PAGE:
Exxon Mobil Corporation makes its unparalleled distinction through an exceptional, organizational structure based on functionality. Each of the company’s line of business companies oversees a targeted group of operations around the operational stations in the world with an overseeing president at the head and broad authority to run itself. ExxonMobil’s functional structure strategy is through the focus of a number of refineries into regional clusters, which in turn give the company enhanced operational and supply maximization.
Key refining stations are based on the Gulf Coast in the United States, the northwest of Europe, Japan as well as in Southeast Asia. Together, these stations characterize 60 percent of ExxonMobil’s overall refining power. Besides this, over 80 percent of the company’s refineries are incorporated with chemical or lubes operations providing the company its long standing competitive advantages founded on the enhanced feedstock suppleness and minor site-operational costs. ExxonMobil’s inventive applications and championing strategy for technological advancements for competitiveness are one of the leading in the energy industry.
As one of the analysts and authors unveiled, One of the methods used by Exxon to gauge alignment success is the Balanced Scorecard system. Balanced Scorecard, a measurement system that was developed in the 1990s by Robert Kaplan and David Norton, requires every action to answer to established corporate vision or goals. It’s based on the concept that you can’t improve what you can’t measure (Duvall 4). Exxon is mainly managed a Board of Directors though most of the power is given to the Chief Executive Officer (CEO) while the Board take the initiative and function independently in most of the vital matters affecting the company.
The effectiveness of the management team and Board of Directors is based on the ability to designate an individual who remains fully responsible to make all operations succeed. In most cases the chairman of the board may be a top manager in another company with a highly demanding responsibility and ExxonMobil knows this well enough to having support the management model of having an independent nonexecutive chairman with a CEO in charge of matters at the company in the past.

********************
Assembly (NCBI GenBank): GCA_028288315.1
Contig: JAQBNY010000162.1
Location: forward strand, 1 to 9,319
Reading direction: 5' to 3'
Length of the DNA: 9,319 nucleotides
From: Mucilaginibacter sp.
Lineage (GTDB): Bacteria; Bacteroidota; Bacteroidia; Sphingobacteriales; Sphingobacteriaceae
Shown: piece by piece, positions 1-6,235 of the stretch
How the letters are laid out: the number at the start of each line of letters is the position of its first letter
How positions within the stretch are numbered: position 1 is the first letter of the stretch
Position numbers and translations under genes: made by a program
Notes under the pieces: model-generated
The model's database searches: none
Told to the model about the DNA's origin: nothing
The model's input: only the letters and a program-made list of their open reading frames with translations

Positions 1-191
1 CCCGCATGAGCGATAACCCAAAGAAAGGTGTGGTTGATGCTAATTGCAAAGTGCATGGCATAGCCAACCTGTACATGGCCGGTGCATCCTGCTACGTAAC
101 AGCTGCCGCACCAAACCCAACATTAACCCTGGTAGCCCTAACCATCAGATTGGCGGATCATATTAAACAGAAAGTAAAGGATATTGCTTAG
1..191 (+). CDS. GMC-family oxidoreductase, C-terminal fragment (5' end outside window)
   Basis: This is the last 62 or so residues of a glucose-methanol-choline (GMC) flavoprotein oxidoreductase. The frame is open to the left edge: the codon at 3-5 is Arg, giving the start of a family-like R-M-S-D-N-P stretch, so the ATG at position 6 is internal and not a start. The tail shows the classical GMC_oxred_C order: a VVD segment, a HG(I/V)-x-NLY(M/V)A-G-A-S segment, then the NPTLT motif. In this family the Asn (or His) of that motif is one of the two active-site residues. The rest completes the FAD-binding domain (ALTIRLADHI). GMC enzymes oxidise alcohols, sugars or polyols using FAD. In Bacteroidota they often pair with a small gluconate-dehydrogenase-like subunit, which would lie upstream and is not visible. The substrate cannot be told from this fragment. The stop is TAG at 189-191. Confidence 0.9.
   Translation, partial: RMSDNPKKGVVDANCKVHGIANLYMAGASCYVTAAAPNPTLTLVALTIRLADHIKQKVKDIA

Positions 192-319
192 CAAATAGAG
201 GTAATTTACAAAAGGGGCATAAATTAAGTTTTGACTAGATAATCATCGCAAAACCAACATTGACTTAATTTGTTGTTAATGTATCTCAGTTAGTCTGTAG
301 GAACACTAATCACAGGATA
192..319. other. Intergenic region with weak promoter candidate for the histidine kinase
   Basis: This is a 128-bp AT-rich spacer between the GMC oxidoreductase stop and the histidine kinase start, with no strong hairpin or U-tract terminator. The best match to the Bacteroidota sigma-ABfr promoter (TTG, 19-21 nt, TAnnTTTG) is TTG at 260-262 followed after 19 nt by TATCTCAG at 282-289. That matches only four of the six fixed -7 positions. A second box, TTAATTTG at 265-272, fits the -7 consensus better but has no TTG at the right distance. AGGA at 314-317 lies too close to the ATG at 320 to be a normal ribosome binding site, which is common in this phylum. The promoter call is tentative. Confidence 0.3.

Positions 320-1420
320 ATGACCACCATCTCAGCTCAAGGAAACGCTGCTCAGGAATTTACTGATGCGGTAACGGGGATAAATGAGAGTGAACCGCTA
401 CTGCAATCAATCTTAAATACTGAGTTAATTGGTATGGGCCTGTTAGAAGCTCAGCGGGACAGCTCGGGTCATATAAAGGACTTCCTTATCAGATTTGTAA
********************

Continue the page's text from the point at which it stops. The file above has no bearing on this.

As it may be widely known, this management model is not only employed by ExxonMobil but widely used by its competitors such as BP, Royal Dutch Shell, Petrobras and many others. However, with the changing industrial and company demands, change of management may have taken a new turn when ExxonMobil embraced the model of having one leader who would serve both as chairman and CEO while maintaining the flexibility to change this structure whenever deemed fit by the Board.
This would in turn ensure that the company maintained a workforce and management team that would be dedicated to the development and growth of the company. Besides the specialization and structural operational division of the company’s business units, ExxonMobil’s corporate structure exhibits apt managerial and administrative control. The company corporate unit management structure is based on differentiated control locations as well as segmentation.
In the Houston headquarters, the company controls and manages the five global upstream business units/companies i. e. Exploration, Development, Production, Gas Marketing, Chemical, Coal and Minerals, as well as the competitive Upstream Research unit. The company’s administrative offices and team based in Fairfax, Virginia was also charged with the responsibility of overseeing and managing the four downstream business units namely; Refining and Supply, Fuels Marketing, Research and Engineering as well as the company’s Lubricants ; Petroleum Specialties.
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